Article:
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Andrew Agwunobi Appointed UConn Interim President

Courtesy: UConn Health
Andrew Agwunobi

The University of Connecticut board of trustees unanimously voted to appoint UConn Health Chief Executive Officer Dr. Andrew Agwunobi as interim president on Wednesday, the first person of color to hold the position in the history of the university.

“I’m honored and humbled to be asked to serve as president for this interim period, and I’m happy to do anything I can do to support the University of Connecticut that I’ve come to love and its mission,” Agwunobi said during Wednesday’s board meeting.

“I know how much UConn means to the people of this state, and our faculty, staff, alumni, everywhere … It’s more than a university, it’s an identity,” he added. “For many I know, it’s more than just an educational institution or an employer, it’s an important part of their life, of your lives and your personal histories. It’s fundamentally part of our state.”

Agwunobi’s appointment follows the recent resignation of current University of Connecticut President Thomas C. Katsouleas, who submitted a resignation letter to the board on March 13 and will step down June 30 but plans to stay on as a professor at the university earning $330,000 a year. His contract with the university has a provision that allows him to do so.

Agwunobi joined UConn Health as its CEO in 2014. Before that, he served as managing director and co-leader of the health performance improvement practice of Berkeley Research Group and held several other top administrative positions such as CEO of the Grady Health System in Atlanta, CEO of Providence Healthcare in Washington and secretary of the Florida Agency for Health Care Administration.

“Anyone who’s worked with [Agwunobi] or watched him guide the institution forward, particularly through the last 15 months of COVID, has seen an absolute master class in leadership,” said Dan Toscano, chair of the board of trustees. “He is not just leading a clinical enterprise through a pandemic, he’s leading a $1.2 billion public institution and a community of more than 5,000. That includes the faculty, staff, students and researchers who work in our hospitals and clinics, laboratories, offices, business incubators and classrooms carrying out a public service mission.”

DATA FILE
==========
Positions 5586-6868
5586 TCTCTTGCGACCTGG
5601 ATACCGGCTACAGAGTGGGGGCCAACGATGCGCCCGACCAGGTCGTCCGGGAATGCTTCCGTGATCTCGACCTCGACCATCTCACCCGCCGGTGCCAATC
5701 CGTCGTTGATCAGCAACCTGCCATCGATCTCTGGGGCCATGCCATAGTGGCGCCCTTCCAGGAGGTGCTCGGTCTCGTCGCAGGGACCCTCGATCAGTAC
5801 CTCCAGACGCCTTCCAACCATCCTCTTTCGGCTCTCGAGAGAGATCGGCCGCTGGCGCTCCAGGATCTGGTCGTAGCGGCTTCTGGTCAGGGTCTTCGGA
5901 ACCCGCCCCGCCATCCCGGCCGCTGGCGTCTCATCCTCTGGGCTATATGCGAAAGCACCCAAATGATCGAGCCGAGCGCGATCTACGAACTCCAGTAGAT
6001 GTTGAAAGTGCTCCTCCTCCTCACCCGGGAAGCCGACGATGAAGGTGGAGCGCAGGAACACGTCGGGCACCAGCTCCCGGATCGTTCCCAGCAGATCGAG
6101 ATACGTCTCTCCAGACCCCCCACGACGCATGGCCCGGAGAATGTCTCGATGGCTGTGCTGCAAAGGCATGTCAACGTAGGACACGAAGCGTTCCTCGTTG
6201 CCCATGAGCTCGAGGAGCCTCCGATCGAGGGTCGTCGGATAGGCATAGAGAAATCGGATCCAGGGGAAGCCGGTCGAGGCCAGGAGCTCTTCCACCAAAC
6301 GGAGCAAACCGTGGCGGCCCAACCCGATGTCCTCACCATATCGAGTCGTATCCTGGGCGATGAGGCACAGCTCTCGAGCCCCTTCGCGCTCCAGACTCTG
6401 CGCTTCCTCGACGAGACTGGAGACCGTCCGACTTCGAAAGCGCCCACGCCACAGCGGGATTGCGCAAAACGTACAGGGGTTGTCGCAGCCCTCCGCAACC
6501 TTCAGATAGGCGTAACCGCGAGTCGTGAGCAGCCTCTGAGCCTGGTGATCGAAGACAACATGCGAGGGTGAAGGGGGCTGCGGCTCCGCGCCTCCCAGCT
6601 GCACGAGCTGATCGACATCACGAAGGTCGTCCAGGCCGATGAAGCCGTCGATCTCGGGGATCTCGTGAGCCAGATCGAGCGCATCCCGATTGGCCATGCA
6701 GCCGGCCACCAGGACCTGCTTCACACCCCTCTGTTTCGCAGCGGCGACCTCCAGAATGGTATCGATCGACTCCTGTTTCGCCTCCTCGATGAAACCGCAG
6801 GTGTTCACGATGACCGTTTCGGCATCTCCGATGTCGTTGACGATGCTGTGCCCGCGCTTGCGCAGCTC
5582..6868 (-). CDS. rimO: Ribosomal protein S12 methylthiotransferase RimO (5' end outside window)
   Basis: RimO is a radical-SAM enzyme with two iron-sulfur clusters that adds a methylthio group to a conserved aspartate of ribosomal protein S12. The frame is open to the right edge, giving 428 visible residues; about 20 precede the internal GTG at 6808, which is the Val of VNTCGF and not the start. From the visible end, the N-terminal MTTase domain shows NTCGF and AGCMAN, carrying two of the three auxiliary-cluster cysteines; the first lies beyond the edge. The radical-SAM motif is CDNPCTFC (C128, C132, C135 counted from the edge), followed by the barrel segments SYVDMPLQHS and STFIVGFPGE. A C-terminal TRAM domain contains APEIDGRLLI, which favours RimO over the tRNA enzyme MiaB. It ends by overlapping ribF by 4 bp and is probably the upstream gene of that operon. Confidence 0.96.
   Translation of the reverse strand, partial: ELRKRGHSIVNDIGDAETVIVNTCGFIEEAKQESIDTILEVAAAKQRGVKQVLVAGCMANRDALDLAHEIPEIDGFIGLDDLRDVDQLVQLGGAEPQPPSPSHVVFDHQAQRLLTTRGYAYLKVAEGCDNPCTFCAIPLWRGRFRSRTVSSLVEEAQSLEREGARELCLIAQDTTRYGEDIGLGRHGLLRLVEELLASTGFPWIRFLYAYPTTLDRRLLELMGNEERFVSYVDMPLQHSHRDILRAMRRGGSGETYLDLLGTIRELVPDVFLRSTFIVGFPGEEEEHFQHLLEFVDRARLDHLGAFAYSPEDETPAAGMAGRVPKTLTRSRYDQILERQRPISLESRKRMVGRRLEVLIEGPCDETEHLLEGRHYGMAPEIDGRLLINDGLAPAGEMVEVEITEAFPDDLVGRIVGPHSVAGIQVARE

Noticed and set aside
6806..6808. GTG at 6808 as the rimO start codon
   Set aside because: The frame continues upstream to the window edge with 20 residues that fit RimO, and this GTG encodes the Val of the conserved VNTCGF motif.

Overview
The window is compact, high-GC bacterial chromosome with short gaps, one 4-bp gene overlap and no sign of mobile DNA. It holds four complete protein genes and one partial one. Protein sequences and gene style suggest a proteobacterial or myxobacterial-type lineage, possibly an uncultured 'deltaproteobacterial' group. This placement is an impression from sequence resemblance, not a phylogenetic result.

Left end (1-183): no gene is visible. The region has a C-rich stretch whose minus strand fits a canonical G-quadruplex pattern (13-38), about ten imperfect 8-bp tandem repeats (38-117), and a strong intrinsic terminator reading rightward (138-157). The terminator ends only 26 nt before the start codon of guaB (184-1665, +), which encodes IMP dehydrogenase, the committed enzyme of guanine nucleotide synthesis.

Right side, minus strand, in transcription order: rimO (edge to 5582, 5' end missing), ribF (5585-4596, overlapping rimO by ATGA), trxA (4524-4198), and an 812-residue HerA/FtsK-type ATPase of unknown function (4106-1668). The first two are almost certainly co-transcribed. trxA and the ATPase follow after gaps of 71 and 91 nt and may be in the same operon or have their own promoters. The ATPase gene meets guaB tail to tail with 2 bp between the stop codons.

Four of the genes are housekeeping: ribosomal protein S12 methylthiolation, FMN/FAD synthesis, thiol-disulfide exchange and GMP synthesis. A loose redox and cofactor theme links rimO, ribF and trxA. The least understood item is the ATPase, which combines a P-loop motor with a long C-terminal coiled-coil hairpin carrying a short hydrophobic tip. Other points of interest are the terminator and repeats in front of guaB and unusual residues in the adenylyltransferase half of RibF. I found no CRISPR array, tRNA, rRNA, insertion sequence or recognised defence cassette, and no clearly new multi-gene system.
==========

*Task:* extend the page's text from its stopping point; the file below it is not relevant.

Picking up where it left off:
Agwunobi makes $709,000 a year in his current role, and his new compensation is still being worked out, according to UConn spokesperson Stephanie Reitz. He officially starts on July 1 and will continue as CEO of UConn Health.

“We have strong leadership teams at both Storrs and our regionals and in Farmington,” Agwunobi said. “So I’m very confident that will continue and that I’ll be able to serve in both of these roles during this interim period.”

Gov. Ned Lamont’s chief of staff, Paul Mounds, said during the meeting that the governor is “in agreement and approves” of the board’s decision.

“He will serve this university greatly, and I look forward to working with you and supporting you, not only from the board level but also from the executive branch and the governance level,” Mounds said.

Toscano said during a news conference that the board has not set a time frame for when the official presidential search will begin, adding that members are not in a rush because they “have a great leader in place who is well known and knows his way around.”

“I think this is a very unique interim presidency for us as we’re also coming out of the pandemic and there are many, many opportunities for us to think about and rethink about how we deliver the services that we deliver to our students and to the broader state of Connecticut,” Toscano said, adding that they will provide updates about the search over time.

“We’re going to take our time, and we will follow the instructions of our bylaws in terms of how we go about conducting a search. But I would tell you that before that even starts, we will have our antenna up to try to identify not only what we want in a president at UConn, but who might be out there who might fit that bill.”

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